Something I have been thinking about since you wrote this, how would one do this? I didnt realize this was possible with the way Ignition orchestrates the jython unless I am overcomplicating how I would think this worked. Do you have a link to a forum example of this?
There’s a lot of places you could theoretically add a listener to Ignition code. A very common pattern in Ignition (and Java overall, for that matter) is for there to be some central ‘manager’ for a subsystem, and for it to manage a list of ‘listener’ classes. The manager will automatically invoke the appropriate method on every listener it has ‘registered’ when the matching event fires.
So, you could get an instance of the
ProjectManager from the gateway context, then add a
ProjectListener. You call
addProjectListener with your own instance of the
ProjectListener interface (in Java, it’s very easy to make anonymous classes; it’s somewhat more awkward from Python/Jython).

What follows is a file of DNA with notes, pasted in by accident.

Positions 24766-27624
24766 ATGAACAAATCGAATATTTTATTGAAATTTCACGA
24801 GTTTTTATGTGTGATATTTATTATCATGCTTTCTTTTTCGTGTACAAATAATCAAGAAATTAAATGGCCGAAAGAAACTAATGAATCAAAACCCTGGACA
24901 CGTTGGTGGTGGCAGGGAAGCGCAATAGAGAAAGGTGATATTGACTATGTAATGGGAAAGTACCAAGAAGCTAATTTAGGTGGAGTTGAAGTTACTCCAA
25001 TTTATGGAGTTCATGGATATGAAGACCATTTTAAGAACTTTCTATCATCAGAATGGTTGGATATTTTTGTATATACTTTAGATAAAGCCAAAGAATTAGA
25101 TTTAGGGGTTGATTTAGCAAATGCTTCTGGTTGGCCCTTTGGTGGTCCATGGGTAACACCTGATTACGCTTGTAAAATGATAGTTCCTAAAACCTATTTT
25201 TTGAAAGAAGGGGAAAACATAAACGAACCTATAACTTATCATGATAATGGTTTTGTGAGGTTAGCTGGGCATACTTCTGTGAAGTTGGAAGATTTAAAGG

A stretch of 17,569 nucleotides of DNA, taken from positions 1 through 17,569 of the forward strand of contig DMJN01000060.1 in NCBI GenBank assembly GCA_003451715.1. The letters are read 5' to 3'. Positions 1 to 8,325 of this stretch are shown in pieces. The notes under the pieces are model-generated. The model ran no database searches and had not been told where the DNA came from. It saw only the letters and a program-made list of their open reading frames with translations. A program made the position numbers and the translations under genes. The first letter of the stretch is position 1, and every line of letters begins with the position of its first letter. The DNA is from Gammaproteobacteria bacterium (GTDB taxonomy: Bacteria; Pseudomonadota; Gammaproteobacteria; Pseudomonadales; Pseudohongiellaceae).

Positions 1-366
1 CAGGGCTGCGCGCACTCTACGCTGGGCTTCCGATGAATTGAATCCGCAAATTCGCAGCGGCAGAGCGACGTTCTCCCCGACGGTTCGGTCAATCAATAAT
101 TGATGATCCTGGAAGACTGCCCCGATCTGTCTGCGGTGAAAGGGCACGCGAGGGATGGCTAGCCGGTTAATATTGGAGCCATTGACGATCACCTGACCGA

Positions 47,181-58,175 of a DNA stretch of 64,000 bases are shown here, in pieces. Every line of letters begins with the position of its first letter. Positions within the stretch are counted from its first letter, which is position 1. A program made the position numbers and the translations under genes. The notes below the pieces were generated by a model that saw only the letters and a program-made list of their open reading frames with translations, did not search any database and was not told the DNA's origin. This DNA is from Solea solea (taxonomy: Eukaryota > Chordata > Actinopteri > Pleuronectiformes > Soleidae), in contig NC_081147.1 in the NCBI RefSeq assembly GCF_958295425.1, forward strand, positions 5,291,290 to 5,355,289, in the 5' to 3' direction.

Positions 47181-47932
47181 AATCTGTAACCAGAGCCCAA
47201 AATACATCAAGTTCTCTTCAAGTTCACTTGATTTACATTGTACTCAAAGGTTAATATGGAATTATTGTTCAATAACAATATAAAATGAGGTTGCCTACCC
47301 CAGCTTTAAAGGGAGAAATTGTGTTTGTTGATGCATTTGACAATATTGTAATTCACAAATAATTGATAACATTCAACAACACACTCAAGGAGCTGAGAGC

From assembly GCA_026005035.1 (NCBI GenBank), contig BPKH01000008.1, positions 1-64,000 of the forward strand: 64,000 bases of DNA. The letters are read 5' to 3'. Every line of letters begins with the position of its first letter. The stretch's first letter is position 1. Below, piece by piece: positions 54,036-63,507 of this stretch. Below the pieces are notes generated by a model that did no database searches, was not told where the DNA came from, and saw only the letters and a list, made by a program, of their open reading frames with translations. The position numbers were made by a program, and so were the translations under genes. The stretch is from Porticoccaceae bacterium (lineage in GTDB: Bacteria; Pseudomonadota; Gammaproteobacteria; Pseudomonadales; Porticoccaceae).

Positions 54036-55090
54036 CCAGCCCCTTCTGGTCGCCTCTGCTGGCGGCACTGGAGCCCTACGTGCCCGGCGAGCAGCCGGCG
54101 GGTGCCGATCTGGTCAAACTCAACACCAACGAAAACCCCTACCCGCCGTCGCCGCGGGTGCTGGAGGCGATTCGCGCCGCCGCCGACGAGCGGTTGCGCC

Then you just do whatever action you need to in the methods defined by the interface; e.g. if you need to trigger some cleanup when a project is deleted, you could do that accordingly.
The complication when doing things like this from scripting, rather than through a module, is that Jython’s compilation process is complicated. There’s lots of references and caching and various other layers involved. It’s very easy to add a listener to some persistent object on the gateway - but if you don’t take steps, when you next make an update to your script library, the entire Jython interpreter will be removed and recreated. Normally that can happen and be cleaned up by the garbage collector - but your custom listener class can have a backreference to the the entire Jython instance - meaning a large chunk of memory is unable to be released.
That is why adding listeners is very fraught and Phil cautions against it so much.